Their initial strategy of attempting to keep the JCPOA functional, work with Europeans and others to find ways around U.S. sanctions, and essentially wait the Trump administration out in hopes of a less hostile U.S. administration after the 2020 elections, proved unsuccessful. Iran repeated threats to close the Strait of Hormuz or otherwise disrupt shipping in Gulf waters in the face of U.S. pressure, even declaring that if Iran could not sell its oil, no one else could export their oil through the Gulf either. Meanwhile, Iran indicated that it would soon begin to violate restrictions on its stockpiles of low-enriched uranium, effectively abrogating the JCPOA. Senior Iranian leaders have even hinted Iran might withdraw from the Nuclear Non-Proliferation Treaty, as North Korea did in 2003, which would be a clear prelude to the development of a nuclear weapon.
Islamic Revolutionary Guard Corps Major General Qassim Suleimani, chief of Iran’s Quds Force that manages its nonstate proxies in the Arab world, reportedly summoned the leaders of Iranian-aligned Iraqi militias to urge them to prepare for a “proxy war” against the United States. U.S. and other intelligence services issued warnings, met with widespread skepticism, that Iranian-backed groups were preparing attacks on U.S. interests in the region. In response, the United States dispatched additional naval and other military forces to the region.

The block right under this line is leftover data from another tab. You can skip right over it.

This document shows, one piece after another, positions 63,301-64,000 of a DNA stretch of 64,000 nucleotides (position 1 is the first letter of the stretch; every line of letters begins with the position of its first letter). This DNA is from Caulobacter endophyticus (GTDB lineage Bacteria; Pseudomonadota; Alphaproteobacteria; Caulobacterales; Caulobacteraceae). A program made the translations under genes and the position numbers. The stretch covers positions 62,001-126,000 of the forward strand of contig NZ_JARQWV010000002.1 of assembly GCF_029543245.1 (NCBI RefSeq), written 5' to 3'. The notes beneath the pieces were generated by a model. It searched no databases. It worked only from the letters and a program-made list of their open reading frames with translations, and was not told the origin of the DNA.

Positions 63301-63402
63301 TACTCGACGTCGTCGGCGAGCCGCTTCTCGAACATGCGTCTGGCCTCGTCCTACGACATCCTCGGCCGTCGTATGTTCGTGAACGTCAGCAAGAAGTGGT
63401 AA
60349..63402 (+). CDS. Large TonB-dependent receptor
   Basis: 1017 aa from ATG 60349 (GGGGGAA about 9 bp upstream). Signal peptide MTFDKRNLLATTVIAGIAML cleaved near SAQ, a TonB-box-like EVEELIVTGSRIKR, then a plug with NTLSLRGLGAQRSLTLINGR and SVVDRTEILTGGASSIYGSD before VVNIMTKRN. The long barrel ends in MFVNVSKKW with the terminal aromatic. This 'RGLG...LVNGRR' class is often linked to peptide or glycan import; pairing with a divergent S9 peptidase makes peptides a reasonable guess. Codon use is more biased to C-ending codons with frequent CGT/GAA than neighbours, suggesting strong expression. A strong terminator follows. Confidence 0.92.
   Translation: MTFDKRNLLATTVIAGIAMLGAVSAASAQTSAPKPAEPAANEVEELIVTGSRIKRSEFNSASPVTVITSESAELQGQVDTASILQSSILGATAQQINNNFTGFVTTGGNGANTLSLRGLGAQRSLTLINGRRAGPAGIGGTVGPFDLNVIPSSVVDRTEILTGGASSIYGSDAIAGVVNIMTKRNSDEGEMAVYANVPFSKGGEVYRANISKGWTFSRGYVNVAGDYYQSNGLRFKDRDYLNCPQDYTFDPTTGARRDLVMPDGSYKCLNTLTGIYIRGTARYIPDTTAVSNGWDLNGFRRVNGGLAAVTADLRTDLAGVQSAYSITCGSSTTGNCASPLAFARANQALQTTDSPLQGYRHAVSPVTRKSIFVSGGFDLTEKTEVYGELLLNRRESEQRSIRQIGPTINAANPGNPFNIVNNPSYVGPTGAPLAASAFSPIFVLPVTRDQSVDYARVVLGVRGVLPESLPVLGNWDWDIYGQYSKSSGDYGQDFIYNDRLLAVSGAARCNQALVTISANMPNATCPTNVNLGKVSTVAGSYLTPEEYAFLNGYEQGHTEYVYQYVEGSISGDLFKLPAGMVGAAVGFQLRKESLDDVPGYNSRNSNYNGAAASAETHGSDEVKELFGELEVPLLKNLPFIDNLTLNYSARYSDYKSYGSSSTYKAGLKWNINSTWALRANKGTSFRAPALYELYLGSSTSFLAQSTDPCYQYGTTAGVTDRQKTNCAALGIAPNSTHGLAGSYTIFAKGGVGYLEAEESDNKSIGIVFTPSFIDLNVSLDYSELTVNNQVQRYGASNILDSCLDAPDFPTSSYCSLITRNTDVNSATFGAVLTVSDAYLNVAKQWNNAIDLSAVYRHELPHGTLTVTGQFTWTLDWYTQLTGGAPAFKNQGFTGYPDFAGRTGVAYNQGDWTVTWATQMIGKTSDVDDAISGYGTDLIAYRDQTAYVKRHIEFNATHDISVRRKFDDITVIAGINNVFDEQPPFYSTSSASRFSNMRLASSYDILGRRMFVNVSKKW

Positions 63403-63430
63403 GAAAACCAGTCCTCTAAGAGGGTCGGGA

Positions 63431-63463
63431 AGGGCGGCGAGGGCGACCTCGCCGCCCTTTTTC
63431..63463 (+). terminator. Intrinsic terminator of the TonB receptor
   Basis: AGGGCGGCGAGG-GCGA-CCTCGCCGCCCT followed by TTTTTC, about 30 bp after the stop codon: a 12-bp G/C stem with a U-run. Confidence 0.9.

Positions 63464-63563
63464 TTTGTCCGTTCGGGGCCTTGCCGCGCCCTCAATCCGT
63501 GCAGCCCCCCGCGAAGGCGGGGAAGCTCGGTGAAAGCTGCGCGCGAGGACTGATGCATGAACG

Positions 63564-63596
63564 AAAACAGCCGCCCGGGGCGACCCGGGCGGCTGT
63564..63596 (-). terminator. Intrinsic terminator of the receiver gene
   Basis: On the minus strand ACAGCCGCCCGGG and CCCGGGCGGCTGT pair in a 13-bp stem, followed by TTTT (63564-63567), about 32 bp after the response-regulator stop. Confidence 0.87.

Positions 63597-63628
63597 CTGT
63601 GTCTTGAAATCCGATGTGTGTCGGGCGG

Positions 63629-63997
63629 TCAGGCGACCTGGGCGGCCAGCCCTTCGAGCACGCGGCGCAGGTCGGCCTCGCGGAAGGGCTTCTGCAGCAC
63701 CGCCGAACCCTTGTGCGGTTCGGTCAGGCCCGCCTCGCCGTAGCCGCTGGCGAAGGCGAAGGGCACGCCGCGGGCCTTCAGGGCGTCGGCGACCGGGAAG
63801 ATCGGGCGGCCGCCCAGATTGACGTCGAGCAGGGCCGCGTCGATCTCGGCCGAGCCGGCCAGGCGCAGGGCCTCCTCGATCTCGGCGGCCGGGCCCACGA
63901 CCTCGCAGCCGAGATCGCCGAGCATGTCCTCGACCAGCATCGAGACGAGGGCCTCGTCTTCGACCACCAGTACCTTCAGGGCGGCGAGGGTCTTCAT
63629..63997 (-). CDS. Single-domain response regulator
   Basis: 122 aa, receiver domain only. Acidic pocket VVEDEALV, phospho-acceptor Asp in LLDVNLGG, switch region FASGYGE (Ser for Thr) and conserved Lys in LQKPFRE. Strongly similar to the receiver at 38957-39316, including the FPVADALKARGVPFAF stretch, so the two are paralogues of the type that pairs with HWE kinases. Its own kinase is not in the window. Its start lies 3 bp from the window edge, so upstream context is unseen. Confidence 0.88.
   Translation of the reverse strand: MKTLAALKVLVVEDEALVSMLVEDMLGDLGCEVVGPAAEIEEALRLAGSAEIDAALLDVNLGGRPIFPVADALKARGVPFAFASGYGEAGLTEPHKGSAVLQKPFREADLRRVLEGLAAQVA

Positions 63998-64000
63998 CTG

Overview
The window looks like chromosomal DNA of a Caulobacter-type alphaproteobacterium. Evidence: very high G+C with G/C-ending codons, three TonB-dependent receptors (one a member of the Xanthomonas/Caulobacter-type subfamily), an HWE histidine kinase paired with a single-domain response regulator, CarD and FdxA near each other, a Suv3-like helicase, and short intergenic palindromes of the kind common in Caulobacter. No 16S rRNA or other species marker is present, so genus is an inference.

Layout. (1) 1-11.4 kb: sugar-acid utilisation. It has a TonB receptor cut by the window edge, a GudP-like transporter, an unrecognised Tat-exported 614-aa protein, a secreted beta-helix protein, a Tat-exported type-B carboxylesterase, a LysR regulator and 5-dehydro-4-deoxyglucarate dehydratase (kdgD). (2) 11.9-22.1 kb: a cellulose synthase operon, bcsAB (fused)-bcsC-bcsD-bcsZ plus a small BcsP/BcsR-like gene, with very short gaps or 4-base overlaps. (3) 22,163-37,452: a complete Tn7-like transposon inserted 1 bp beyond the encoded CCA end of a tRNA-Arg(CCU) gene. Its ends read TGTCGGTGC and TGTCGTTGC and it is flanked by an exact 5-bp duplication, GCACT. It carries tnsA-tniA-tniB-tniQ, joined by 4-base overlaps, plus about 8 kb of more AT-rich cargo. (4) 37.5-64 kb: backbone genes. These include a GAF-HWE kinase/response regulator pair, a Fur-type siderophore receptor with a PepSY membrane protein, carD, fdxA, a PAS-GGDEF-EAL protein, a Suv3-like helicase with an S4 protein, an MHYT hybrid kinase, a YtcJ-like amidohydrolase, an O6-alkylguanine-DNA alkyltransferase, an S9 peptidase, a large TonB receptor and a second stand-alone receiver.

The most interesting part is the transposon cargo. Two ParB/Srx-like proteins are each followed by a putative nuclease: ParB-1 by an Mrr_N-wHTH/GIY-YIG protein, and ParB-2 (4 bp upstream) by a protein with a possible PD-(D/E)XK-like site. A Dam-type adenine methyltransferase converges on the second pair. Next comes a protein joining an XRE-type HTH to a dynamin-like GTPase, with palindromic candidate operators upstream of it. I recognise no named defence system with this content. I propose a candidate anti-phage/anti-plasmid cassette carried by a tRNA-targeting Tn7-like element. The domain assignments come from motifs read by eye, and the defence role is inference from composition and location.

Those Iranian attacks have seemingly begun, but in a calibrated, low–intensity manner and with considerable deniability. On May 12, four oil tankers were attacked off the coast of Fujairah in the United Arab Emirates and on May 14, Iranian-backed Houthi rebels in Yemen attacked Saudi oil installations. This was followed by an additional attack on June 13 on two additional oil tankers in the Gulf of Oman near the Iranian coast. There have also been a number of rocket attacks against U.S.-related targets in Iraq, allegedly conducted by Iranian-backed militia groups. In response, the United States has shifted more military personnel and resources to the region, committed to protecting oil tankers in Gulf waters, and explicitly warned Iran that the death of any U.S. service personnel at the hands of Tehran or any of its allies would result in a military response.
A Game of Chicken